2. Allocation of resources: If one were to look at the number of companies that undertake second-party development for Nintendo, they might be surprised. There are more than you’re probably familiar with and chances are, you haven’t even heard of a lot of their games. Companies like Genius Sonority (Pokémon Colosseum), Noise Inc. (Custom Robo), Paon (Klonoa / Donkey Kong Barrel Blast), Skip Ltd. (Captain Rainbow) and Ambrella (WiiWare Pokémon) are certainly not sitting on their laurels, but at the same time, they aren’t producing software that performs particularly well either. Someone on the outside could never claim to be completely familiar with Nintendo’s internal structure, but it does make you wonder if there is a body at the publisher (similar to SPD3…more on them in a bit) tasked with the job of helping these companies grow into better developers that put out more…notable games that are worthy of a marketing budget.
Given that Nintendo have historically been excellent at identifying assets and liabilities, their relations or agreements with these developers must obviously be profitable on some level. However, one could still argue that developers like Monolith Soft and Genius Sonority are good examples of teams that could produce fantastic and popular software, were they only given direction, and that they could have helped fill in the gaps when the Wii was in need of new releases to sustain its sales.
3. Third-party relations: There has always been a certain uneasiness between Nintendo and third-party developers. While the situation has improved somewhat with the Wii, the majority of third-parties still put out either mediocre or low-profile or just ill-suited games on the system and fail to understand why, when they sell poorly to an audience that is (a) far more familiar with mainstream titles, and (b) used to getting shafted. You can’t release a spin-off of your company’s most niche IP or an unproven franchise with minimal marketing effort behind it and hope for it to compete with better marketed, more high-profile efforts. However, the pendulum swings both ways.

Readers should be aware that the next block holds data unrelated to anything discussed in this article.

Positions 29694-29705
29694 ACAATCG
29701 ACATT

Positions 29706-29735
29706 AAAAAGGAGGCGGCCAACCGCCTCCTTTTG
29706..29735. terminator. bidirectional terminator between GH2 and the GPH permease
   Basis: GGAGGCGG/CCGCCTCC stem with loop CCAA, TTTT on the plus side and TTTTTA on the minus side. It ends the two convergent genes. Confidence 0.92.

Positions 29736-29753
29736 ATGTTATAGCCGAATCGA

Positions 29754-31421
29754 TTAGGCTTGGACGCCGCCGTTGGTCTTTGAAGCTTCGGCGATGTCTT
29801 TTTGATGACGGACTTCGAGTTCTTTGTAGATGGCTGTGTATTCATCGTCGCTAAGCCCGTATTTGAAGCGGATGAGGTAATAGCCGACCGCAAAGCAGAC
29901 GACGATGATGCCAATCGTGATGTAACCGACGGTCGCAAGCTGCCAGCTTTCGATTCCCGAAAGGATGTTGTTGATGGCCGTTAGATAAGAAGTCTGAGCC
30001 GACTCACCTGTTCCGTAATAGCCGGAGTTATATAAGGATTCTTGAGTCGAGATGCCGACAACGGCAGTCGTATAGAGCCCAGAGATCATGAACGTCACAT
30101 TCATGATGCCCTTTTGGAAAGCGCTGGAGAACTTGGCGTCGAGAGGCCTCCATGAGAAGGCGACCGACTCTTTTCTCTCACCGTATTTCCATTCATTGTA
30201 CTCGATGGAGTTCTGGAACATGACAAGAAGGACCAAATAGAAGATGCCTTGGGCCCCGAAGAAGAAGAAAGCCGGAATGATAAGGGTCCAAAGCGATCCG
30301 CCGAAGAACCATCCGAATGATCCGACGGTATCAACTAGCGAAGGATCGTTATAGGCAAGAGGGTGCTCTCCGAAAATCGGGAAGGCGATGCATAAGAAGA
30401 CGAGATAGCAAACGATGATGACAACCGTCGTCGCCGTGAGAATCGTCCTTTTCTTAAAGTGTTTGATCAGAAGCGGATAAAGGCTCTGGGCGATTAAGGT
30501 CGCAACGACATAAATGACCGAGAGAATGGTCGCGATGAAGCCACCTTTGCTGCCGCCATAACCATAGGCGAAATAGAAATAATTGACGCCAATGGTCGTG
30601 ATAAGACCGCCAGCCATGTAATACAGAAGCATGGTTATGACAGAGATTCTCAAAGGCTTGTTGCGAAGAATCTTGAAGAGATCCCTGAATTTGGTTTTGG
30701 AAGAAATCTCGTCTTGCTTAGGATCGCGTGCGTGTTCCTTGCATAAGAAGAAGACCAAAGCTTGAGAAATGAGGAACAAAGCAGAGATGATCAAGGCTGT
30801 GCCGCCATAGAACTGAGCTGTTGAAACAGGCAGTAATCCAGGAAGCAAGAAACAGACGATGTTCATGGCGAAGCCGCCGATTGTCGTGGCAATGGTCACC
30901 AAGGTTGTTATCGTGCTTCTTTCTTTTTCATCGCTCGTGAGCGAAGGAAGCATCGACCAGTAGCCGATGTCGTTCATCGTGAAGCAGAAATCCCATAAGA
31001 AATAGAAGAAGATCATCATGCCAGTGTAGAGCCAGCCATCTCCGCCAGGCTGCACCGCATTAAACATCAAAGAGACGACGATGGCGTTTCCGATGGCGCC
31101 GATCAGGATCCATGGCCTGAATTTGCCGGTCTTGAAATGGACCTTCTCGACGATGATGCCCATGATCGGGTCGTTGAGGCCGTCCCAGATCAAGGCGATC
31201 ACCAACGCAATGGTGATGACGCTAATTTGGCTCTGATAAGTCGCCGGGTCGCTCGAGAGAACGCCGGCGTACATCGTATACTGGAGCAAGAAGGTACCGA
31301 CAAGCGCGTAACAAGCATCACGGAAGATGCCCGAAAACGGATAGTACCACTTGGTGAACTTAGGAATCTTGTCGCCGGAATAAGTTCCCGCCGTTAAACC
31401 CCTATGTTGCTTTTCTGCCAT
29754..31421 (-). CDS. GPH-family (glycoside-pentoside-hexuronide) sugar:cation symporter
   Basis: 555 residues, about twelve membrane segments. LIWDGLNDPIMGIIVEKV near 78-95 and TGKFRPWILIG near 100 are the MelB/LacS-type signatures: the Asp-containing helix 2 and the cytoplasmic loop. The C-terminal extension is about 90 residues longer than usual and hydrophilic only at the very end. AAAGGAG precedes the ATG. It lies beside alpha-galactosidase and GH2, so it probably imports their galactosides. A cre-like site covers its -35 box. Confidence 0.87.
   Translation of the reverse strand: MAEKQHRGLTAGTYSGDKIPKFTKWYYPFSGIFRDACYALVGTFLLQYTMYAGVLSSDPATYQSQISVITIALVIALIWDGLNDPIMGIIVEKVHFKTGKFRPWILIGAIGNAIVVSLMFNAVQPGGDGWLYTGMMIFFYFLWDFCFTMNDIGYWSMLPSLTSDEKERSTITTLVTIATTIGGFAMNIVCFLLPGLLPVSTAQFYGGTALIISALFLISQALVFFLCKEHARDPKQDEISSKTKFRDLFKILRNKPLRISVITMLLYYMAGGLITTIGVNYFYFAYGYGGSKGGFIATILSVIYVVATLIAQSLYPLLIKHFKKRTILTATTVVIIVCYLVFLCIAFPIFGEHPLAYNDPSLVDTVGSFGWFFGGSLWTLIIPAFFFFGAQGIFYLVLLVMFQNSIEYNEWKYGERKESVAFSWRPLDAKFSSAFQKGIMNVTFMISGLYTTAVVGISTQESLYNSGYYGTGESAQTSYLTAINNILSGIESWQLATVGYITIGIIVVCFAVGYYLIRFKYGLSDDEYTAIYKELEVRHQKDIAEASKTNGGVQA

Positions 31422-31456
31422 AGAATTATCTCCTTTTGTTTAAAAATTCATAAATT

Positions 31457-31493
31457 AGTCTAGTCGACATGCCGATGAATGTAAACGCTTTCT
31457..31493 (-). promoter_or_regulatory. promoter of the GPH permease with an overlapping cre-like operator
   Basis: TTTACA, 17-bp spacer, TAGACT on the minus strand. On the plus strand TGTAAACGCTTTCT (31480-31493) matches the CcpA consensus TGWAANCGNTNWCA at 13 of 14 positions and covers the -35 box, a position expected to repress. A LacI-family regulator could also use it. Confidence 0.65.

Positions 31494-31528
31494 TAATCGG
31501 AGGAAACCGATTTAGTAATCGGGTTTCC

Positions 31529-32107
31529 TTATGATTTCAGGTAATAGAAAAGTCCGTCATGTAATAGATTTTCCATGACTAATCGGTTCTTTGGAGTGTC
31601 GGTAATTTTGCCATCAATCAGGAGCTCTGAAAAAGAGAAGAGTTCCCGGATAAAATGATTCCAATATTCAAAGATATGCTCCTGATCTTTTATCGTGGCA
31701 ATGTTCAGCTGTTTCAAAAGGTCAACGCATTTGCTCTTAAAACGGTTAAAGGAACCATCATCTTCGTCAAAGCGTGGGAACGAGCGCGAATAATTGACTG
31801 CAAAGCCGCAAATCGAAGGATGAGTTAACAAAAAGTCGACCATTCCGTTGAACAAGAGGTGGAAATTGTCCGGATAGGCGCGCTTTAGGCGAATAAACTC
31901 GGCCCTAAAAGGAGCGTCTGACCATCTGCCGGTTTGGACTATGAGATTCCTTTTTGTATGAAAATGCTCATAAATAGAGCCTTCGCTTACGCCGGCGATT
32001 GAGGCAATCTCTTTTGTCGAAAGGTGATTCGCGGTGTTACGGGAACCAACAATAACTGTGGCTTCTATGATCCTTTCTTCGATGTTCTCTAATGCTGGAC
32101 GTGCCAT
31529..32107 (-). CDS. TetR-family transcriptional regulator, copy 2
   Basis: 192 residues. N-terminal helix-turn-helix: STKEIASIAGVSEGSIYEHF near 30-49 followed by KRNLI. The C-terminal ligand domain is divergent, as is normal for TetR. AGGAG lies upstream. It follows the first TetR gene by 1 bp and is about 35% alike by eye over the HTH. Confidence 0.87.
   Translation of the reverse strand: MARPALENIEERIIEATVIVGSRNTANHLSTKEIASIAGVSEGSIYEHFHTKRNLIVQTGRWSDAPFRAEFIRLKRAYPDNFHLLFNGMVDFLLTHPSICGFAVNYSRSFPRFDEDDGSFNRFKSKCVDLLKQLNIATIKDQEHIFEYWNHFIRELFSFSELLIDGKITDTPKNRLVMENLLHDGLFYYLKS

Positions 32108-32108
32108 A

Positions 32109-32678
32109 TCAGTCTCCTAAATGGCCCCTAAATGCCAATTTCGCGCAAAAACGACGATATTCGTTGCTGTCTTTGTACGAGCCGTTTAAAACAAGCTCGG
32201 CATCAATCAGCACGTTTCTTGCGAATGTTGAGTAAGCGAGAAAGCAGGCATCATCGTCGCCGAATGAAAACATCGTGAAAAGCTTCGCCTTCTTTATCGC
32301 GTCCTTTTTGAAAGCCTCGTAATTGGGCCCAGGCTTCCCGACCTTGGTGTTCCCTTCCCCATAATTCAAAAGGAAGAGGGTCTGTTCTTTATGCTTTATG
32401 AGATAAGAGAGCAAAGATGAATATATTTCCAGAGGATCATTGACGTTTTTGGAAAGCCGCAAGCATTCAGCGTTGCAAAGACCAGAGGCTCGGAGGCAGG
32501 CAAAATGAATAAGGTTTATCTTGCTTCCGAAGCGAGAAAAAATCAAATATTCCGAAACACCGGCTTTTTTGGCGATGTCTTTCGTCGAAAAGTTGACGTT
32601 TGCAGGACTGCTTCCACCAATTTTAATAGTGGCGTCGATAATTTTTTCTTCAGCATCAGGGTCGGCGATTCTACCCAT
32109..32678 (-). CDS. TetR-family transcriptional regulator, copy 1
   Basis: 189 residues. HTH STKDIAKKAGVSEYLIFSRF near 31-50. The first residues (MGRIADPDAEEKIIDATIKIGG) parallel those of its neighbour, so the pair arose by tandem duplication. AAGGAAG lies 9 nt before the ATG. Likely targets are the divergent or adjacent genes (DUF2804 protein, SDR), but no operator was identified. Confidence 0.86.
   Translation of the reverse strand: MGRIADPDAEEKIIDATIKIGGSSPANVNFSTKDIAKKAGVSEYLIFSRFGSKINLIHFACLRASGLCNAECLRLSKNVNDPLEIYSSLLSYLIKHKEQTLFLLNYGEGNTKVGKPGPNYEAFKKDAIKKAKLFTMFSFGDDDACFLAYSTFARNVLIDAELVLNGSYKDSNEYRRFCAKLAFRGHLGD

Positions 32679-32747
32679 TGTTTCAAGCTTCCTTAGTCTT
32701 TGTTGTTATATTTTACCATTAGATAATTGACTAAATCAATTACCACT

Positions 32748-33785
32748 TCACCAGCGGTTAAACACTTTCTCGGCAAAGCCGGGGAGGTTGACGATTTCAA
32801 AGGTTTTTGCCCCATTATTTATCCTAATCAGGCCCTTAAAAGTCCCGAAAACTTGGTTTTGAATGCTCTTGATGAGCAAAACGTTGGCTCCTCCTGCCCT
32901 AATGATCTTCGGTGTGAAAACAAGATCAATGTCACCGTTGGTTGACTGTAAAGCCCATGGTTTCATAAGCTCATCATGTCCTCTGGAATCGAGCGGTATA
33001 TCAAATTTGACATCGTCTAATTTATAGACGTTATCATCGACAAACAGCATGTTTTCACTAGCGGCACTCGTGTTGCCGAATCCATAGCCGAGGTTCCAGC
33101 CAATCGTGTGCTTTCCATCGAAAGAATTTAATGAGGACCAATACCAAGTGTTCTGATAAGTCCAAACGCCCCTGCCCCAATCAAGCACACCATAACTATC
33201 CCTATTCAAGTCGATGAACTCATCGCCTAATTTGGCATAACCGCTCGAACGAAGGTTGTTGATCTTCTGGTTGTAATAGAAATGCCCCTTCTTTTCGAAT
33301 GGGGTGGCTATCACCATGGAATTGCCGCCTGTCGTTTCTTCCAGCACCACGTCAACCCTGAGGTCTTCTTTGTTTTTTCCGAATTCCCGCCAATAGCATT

Nintendo, too, have dragged their feet when it comes to encouraging developers — especially in Japan — to invest in meaningful Wii development. President Iwata has stated on many occasions that his general policy is not to assimilate third-party developers, but rather to improve Nintendo’s relations with them. I believe Internet terminology for this is "moneyhatting," which encompasses outright funding of development and / or providing a great deal of marketing support, which is something that has worked wonders for Microsoft in their efforts to encourage a culture of spending amongst their audience.